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Fletcher Norton, 1st Baron Grantley PC (23 June 1716 – 1 January 1789) was an English politician.

He was the eldest son of Thomas Norton of Grantley, Yorkshire. He became a barrister in 1739, and, after a period of inactivity, built up a profitable practice, becoming a King's Counsel in 1754, and later attorney-general for the county palatine of Lancaster. In 1756 he was elected member of parliament for Appleby; he represented Wigan from 1761 to 1768, and was appointed solicitor-general for England and knighted in 1762. He took part in the proceedings against John Wilkes, and, having become Attorney General for England and Wales in 1763, prosecuted William Byron, 5th Baron Byron for the murder of William Chaworth. However, he lost his office when the Marquess of Rockingham came to power in July 1765.

In 1769, as MP for Guildford, Norton became a privy councillor and chief Justice in Eyre of the forests south of the Trent, and in 1770 was elected Speaker of the House of Commons. In 1777, when presenting the bill for the increase of the civil list to the king, he told George III that "parliament has not only granted to your majesty a large present supply, but also a very great additional revenue; great beyond example; great beyond your majesty's highest expense." This speech aroused general attention and caused some irritation; but the Speaker was supported by Charles James Fox and by the city of London, and received the thanks of the House of Commons.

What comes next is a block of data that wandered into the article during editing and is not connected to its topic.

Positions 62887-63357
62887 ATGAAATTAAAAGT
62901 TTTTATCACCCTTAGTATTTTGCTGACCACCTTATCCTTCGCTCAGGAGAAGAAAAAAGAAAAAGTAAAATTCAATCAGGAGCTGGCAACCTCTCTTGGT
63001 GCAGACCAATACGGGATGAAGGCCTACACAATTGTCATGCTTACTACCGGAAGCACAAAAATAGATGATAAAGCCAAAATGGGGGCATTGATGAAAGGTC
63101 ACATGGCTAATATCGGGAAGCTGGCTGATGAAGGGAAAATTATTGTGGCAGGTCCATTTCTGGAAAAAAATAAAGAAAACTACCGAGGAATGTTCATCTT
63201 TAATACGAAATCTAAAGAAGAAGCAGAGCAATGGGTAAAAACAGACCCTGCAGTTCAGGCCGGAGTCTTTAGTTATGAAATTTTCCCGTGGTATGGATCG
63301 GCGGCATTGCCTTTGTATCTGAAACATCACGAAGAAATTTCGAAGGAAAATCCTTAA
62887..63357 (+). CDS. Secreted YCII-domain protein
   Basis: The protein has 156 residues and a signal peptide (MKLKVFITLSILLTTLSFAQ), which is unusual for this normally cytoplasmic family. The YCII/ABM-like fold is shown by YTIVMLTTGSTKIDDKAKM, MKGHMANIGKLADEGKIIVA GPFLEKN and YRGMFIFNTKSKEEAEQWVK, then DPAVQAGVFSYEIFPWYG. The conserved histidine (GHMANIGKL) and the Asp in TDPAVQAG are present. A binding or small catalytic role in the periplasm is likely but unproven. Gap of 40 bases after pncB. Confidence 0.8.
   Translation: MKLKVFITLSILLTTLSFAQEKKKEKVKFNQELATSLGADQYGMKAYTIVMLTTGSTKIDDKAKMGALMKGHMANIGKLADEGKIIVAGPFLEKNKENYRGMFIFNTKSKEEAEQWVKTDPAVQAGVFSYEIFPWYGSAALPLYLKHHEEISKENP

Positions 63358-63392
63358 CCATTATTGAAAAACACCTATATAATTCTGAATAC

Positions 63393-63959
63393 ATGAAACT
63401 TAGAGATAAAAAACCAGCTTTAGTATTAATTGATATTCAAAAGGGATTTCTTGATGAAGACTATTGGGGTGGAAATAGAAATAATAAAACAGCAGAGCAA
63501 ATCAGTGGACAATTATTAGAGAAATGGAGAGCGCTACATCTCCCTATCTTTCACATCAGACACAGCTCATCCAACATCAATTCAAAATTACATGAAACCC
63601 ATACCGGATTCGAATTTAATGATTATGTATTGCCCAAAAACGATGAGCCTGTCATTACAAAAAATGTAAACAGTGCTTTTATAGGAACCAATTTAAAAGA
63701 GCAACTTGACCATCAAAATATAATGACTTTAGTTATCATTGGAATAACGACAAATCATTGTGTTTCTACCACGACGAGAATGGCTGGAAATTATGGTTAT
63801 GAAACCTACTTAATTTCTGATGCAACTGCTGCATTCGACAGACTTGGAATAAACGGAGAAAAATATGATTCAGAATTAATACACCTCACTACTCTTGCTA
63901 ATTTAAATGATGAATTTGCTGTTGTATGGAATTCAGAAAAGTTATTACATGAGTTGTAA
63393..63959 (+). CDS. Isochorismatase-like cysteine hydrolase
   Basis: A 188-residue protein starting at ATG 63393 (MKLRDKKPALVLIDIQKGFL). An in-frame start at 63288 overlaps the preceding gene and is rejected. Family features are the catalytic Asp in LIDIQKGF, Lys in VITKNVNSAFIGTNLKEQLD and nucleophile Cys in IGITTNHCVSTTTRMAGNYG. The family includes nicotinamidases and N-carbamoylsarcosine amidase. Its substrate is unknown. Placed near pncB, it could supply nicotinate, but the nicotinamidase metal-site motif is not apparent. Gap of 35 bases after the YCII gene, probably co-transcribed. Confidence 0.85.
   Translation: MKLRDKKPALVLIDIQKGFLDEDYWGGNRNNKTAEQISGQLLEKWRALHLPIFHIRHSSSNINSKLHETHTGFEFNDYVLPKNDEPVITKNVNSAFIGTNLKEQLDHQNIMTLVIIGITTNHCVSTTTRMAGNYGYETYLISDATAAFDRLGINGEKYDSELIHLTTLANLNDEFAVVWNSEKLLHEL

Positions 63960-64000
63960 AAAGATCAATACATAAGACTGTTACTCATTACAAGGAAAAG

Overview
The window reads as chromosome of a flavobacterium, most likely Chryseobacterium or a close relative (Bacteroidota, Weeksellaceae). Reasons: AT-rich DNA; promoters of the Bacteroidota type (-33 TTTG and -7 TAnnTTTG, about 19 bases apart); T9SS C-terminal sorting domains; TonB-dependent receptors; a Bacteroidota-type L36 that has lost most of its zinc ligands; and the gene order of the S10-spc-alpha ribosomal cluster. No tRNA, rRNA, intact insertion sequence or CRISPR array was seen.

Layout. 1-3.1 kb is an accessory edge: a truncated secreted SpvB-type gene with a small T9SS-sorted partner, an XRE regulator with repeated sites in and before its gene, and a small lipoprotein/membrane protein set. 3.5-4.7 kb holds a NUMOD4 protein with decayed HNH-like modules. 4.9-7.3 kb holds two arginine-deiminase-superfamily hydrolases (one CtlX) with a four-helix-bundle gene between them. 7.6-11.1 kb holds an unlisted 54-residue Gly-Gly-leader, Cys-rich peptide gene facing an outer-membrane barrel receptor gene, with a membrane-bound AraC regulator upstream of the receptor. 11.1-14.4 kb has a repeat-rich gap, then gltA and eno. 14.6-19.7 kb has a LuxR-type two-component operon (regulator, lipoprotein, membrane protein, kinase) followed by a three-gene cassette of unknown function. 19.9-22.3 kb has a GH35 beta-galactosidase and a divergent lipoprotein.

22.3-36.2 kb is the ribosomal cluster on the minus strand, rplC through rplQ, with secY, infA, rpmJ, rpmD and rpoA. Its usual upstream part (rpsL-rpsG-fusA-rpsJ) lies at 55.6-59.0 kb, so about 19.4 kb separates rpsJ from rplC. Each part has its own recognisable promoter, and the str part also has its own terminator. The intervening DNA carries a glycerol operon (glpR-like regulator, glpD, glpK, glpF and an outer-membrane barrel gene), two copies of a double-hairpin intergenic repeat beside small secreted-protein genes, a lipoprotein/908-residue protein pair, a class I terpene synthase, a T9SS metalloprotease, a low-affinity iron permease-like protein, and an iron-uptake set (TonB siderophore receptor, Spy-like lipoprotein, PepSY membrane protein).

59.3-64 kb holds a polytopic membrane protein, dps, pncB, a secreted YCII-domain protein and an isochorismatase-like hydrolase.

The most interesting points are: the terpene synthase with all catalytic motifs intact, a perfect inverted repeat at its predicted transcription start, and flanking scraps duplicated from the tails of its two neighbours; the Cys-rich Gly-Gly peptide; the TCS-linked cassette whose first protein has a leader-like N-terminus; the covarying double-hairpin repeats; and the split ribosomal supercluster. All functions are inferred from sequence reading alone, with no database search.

The king did not forget these plain words, and after the general election of 1780, the prime minister, Lord North, and his followers declined to support the re-election of the retiring Speaker, alleging that his health was not equal to the duties of the office, and he was defeated when the voting took place. In 1782 he was made a peer as Baron Grantley of Markenfield.

He was succeeded as Baron Grantley by his eldest son William (1742–1822). Nathaniel William Wraxall describes Norton as a bold, able and eloquent, but not a popular pleader, and as Speaker he was aggressive and indiscreet. Derided by satirists as "Sir Bullface Doublefee," and described by Horace Walpole as one who rose from obscure infamy to that infamous fame which will long stick to him, his character was also assailed by "Junius".

See H Walpole, Memoirs of the Reign of George III., edited by GFR Barker (1894); Sir NW Wraxall, Historical and Posthumous Memoirs, edited by HB Wheatley (1884); and JA Manning, Lives of the Speakers (1850).

References

Parliament of Great Britain
Preceded by
William Lee
Member for Appleby
1756–1761
Succeeded by
John Stanwix
Preceded by
Sir William Meredith, 3rd Baronet
Member for Wigan
1761–1768
Succeeded by
George Byng
Preceded by
Sir John Elwill
Member for Guildford
1768–1782
Succeeded by
William Norton
Legal offices
Preceded by
Charles Yorke
Solicitor General for England and Wales
1762–1763
Succeeded by
William de Grey
Preceded by
The Earl Cornwallis
Justice in Eyre
south of the Trent

1769–1789
Succeeded by
The Viscount Sydney
Political offices
Preceded by
Sir John Cust
Speaker of the House of Commons
1770–1780
Succeeded by
Charles Wolfran Cornwall
Peerage of Great Britain
Preceded by
New Creation
Baron Grantley
1782–1789
Succeeded by
William Norton
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